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The September 2023 Peak Gear Awards Winners

This hardware is the real deal. We asked our core contributors to pick the gear they use the most and performs the best for them, to determine who wins these bi-annual awards. So, without further ado, we present the outdoor products that make our lives better.

Contributors: Aaron Bible, Liam Doran, Radha Marcum, Cameron Martindell, Ariella Nardizzi, Dani Reyes-Accosta, Ryan Michelle Scavo, Doug Schnitzspahn, Kieran Schitzspahn, Chris Van Leuven

Chasm Lite

Why It Won: Being able to hike in to a spot stand-up paddleboard gives you access to high mountain lakes and other backcountry bodies of water, as well as tricky put-ins near roads—it’s a game-changer. This 10-foot inflatable SUP in a backpack makes those adventures possible, weighing in at just under 13 pounds and performing admirably on the water.
Where We Took It: Alpine lakes in the Indian Peaks, Green Mountain Reservoir, Utah’s Green River

Wabash RT

Why It Won: An electric gravel bike gives you the ability to patch together big, long adventures on gnarly roads. It also gives cyclists who may be compromised the ability to hang with friends or take on new adventures. Yamaha Power Assist is celebrating 30 years of producing e-bikes in 2023, and this ride incorporates that know-how in a nimble and stable ride with impressive battery life providing a range of up to 90 miles in Eco mode. Plus, it has a cushy seat dropper.
Where We Took It: The test track at the (e)revolution show in Denver, big rides in Boulder County foothills

600X Adventure

Why It Won: We have been big fans of Priority’s belt-drive commuter bikes for years. This baby takes that break-down-proof technology and powerful crank response and puts it into an efficient bikepacking machine with an enclosed Pinion C1.12 gearbox.
Where We Took It: Don’t just believe us. Local Boulder hero Ryan Van Duzer used this aluminum ride to tackle the Continental Divide trail from Mexico to Montana.

Moosejaw Comfortress 8P
$399 (with aluminum poles);

Why It Won: This eight-person monster of a tent is all the basecamp your family needs. With two separate rooms and plenty of standing space, its 116-square-foot inner footprint provides plenty of privacy and boogie room. Add on the massive 51-square-foot vestibule and you have can play games and chill even when it’s raining or too sunny. Best of all, it rings in at a nice price for families.
Where We Took It: Olive Ridge campground in Allenspark, Cow Creek South Campground on Green Mountain Reservoir

Arc Eco
Waterproof Jacket

Why It Won: Rab has made an incredible commitment to sustainability in all its products and this waterproof/breathable shell proved up to alpine climbing and backpacking while living up to that ethos. But the three-layer jacket made 100% recycled Pertex Shield Revolve won because it actually provides that protection while delivering an athletic fit and weighs in at just 15.1 ounces.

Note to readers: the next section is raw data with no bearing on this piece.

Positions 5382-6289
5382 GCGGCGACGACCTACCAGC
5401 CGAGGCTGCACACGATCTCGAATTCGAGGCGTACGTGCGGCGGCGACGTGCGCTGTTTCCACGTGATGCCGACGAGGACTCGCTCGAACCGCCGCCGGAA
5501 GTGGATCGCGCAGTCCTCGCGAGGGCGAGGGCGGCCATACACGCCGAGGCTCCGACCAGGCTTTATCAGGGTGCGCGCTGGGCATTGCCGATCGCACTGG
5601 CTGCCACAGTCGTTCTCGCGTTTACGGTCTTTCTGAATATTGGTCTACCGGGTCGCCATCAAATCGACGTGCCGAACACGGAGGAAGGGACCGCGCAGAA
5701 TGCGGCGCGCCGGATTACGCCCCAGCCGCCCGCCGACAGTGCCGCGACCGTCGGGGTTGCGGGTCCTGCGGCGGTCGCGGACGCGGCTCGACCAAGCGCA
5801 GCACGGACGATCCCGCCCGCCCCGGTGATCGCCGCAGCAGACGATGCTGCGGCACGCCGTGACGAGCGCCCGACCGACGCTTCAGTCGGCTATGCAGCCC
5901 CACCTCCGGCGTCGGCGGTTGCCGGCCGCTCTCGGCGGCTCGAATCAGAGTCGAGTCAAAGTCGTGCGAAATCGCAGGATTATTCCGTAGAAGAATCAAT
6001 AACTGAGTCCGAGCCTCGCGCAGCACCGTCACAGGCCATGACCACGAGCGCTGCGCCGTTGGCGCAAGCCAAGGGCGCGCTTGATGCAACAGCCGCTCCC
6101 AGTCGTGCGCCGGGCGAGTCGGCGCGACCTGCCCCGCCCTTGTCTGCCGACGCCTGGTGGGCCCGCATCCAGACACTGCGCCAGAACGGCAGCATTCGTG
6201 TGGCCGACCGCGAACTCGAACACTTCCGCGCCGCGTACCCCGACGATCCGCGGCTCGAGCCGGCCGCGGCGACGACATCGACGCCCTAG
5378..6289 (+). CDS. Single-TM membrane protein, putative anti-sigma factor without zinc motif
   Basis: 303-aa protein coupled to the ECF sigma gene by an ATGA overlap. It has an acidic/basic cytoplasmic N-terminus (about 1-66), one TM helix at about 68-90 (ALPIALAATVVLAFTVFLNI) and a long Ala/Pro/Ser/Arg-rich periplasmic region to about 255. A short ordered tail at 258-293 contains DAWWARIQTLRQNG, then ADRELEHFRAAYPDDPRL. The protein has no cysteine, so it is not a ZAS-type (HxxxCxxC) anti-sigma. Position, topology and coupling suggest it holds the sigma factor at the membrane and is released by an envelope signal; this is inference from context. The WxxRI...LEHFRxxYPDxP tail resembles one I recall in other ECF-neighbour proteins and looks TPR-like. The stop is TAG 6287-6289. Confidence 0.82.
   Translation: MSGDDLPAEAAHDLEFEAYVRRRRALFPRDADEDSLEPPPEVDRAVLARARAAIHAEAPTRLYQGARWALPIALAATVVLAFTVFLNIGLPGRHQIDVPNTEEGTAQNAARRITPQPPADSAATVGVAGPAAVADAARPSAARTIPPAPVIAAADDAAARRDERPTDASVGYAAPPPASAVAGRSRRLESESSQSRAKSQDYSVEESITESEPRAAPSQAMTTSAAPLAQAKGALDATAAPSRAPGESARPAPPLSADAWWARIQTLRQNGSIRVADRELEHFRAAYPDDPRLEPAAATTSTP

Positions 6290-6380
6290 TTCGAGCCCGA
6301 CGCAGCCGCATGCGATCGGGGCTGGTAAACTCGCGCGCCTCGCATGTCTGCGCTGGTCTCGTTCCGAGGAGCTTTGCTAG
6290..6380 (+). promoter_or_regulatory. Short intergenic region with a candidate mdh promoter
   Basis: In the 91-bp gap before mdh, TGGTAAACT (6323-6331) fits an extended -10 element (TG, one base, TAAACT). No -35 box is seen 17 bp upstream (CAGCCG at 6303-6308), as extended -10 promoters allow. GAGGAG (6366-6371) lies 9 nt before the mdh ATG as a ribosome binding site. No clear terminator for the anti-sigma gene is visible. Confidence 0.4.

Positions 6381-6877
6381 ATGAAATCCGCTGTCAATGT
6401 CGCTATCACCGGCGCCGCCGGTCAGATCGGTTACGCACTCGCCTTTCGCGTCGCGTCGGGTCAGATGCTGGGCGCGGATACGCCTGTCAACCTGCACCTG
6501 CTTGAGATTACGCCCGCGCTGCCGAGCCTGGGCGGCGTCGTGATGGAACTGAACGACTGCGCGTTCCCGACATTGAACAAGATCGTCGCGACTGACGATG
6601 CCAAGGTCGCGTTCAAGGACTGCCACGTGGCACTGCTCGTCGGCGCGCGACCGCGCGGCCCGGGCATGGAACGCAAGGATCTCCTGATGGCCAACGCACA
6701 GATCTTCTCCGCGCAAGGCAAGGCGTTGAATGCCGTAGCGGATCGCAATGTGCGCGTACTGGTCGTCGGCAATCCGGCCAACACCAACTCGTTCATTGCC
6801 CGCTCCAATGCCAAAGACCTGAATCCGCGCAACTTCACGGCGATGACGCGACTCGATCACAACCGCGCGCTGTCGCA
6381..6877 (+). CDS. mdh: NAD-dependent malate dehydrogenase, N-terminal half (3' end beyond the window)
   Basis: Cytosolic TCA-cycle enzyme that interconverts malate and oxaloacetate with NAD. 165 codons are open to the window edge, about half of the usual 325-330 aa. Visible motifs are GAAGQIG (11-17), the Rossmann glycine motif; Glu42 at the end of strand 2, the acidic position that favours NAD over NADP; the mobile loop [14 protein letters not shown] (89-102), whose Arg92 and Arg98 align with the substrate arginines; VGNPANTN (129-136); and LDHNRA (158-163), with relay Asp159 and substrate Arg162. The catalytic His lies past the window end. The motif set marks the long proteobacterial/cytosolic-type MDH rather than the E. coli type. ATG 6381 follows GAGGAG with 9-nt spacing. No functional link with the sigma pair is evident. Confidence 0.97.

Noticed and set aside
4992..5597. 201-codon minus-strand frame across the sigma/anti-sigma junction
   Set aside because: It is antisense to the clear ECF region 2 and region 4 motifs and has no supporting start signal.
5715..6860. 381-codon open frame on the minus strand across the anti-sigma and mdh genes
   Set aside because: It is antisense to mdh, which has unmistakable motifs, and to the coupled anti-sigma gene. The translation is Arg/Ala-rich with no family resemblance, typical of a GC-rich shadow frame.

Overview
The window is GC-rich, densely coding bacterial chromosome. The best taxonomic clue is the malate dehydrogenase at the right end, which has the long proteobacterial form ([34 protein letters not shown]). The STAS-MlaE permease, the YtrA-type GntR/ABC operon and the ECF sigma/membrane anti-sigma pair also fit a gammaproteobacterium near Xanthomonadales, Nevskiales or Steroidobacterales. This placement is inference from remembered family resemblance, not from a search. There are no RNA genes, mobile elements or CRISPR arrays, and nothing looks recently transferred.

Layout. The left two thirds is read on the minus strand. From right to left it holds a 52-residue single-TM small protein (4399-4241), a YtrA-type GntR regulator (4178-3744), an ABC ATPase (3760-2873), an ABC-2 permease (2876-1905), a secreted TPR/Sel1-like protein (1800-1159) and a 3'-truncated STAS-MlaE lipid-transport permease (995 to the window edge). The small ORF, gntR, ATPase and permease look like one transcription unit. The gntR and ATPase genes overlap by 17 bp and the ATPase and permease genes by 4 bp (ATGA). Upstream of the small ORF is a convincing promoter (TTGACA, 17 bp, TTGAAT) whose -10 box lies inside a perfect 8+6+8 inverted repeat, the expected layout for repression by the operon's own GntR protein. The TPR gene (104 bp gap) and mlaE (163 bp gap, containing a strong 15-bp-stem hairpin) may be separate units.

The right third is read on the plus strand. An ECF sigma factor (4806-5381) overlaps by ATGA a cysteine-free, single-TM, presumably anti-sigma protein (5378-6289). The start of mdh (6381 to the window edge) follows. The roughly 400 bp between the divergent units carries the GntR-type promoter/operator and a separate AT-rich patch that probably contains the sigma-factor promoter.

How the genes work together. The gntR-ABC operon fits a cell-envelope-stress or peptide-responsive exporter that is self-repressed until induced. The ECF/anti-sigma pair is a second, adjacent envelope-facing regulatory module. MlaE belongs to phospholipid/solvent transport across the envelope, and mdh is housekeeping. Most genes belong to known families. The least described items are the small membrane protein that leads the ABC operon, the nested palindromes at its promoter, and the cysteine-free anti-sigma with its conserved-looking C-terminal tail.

Where We Took It: Numerous adventures in the Indian Peaks and James Peak wilderness areas, Boulder Mountain Parks

Proton Hybrid Hoodie

Why It Won: Light, stylish, and easy-to-wear, this insulator is one of those pieces you bring along whether you are headed out for a quick hike in cooler temps, peak bagging, or backpacking. And since it’s technically a backcountry ski/snowboard piece, we are looking forward to using it throughout the winter too.
Where We Took It: Advenhtures in the San Rafael Swell and in Boulder Mountain Parks

Pact Outdoors Lite Backpacking Toilet Kit

Why It Won: Everybody poops in the woods and having the right equipment to do it with Leave No Trace principles is key. Designed for backpacking (and even dayhikes), this smart kit includes a light, low-profile trowel with the mycelium wipes and tablets that fit into the shovel handle. The mushroom-based wipe expands when wet to create a wet wipe, which cleans so much better than toilet paper and actually helps break down the human waste along with the tablets.

Where We Took It: Backpacking in Rocky Mountain National Park and the Indian Peaks, day hikes at Golden Gate Canyon State Park

Itacate Foods

Why It Won: This startup creating “Latin backpacking food for adventurers with great taste and strong values” offers three hearty, healthy meal options: Charge-up Chilaquiles, Campsite Lentejas (lentils), and Sunset Caldo (soup). They’re easy to rehydrate: We clocked just about eightminutes until perfect at 11,000 feet when on a mountain-running trip. Packed with all the protein, calories, and nutrients we need on big endeavors, they taste amazing—and authentic.